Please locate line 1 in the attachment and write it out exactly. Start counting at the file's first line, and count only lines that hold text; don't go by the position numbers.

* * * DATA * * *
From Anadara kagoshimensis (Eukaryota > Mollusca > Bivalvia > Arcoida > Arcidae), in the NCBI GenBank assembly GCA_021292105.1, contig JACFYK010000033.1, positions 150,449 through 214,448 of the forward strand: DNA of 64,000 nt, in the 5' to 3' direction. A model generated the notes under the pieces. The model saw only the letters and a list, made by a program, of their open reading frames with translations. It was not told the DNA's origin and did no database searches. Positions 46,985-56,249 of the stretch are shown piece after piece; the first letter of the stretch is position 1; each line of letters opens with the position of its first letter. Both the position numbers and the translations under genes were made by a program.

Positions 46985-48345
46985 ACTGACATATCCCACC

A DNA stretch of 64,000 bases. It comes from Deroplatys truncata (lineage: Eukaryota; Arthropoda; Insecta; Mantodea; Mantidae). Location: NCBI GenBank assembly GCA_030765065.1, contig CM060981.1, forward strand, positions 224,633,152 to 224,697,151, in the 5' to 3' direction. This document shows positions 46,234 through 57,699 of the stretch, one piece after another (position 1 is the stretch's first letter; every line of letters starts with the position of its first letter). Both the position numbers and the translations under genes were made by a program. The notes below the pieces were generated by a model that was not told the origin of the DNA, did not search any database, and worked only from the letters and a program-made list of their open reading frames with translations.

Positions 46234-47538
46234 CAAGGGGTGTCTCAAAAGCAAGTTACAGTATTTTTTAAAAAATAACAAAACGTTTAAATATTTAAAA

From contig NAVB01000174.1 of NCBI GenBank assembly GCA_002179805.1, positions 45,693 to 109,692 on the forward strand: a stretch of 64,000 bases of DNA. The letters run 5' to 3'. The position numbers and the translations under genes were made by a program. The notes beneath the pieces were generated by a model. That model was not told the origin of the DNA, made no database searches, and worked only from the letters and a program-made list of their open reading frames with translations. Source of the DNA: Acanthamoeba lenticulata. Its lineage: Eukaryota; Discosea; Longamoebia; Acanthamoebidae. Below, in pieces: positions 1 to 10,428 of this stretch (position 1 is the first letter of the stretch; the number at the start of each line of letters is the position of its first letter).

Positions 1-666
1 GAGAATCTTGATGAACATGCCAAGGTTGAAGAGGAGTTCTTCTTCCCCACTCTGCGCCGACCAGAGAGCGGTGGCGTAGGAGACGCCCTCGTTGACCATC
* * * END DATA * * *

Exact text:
From Anadara kagoshimensis (Eukaryota > Mollusca > Bivalvia > Arcoida > Arcidae), in the NCBI GenBank assembly GCA_021292105.1, contig JACFYK010000033.1, positions 150,449 through 214,448 of the forward strand: DNA of 64,000 nt, in the 5' to 3' direction. A model generated the notes under the pieces. The model saw only the letters and a list, made by a program, of their open reading frames with translations. It was not told the DNA's origin and did no database searches. Positions 46,985-56,249 of the stretch are shown piece after piece; the first letter of the stretch is position 1; each line of letters opens with the position of its first letter. Both the position numbers and the translations under genes were made by a program.